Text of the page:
The rainy season in central Japan is unlike anywhere else I’ve ever lived before. Unlike the dreary endless rain of a winter in central Germany where I currently live, or the dramatic thunder and lightning storms of a summer in southwestern Ontario where I grew up, the Japanese rainy season or “tsuyu”, is quite refreshing. It is a steady rain that can last all day long, but the weather is warm enough to make it bearable. Armed with a large umbrella and water resistant shoes, one can go about one’s day-to-day life with ease.
Hirotoshi Iwasaki (岩崎宏俊, b. 1981), uses rain as the central motif in his 2009 animated short Between Showers. It opens with the sound of a steady downpour. A young woman in a sleeveless dress pauses, then opens her umbrella. After the title, there is a lovely sequence of umbrellas opening like butterflies spreading their wings. Using what appears to be charcoal on paper, Iwasaki draws a series of typical vignettes of the season: salarymen with their jackets off with one man holding the umbrella for two, crowds of men rushing through the streets, an umbrella-less woman pulling a suitcase wraps her scarf around her head to protect her hair from the onslaught, a man walks at a leisurely pace with his umbrella chatting on a keiai denwa (cellphone), a man struggles to get his umbrella to open properly, and a police officer dressed in a long raincoat keeps an eye on the traffic. In an abstract sequence, people get swallowed up into a swirl of water. The film ends with a single umbrella.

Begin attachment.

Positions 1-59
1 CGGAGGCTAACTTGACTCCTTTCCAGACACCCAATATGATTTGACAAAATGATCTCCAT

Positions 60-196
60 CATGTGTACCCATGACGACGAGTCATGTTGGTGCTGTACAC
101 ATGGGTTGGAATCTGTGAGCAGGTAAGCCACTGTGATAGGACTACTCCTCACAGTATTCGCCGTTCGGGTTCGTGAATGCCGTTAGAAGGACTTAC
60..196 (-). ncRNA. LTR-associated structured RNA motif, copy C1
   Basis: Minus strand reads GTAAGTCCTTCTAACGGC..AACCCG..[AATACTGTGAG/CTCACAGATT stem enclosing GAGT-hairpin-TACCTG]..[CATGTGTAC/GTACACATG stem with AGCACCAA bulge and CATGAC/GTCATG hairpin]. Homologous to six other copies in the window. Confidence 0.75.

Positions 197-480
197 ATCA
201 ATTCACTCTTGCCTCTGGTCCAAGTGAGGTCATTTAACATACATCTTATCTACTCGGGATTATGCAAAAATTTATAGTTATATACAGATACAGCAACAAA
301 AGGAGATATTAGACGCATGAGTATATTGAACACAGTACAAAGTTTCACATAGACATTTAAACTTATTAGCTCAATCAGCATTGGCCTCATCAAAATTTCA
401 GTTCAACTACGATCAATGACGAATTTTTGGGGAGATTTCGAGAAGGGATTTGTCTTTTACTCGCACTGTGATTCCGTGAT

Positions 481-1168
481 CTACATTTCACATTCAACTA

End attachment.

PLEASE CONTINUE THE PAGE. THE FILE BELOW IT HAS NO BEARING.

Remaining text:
Iwasaki moves in and out of vignettes with ease, managing to convey the essence of spring / early summer rains with his spare lines. Between Showers won the Jury Prize at the ASK? Film Festival at Art Space Kimura in 2009 (Japan) and the Grand Prix at the Image Forum Festival 2010. Watch it on Vimeo.
Cathy Munroe Hotes 2015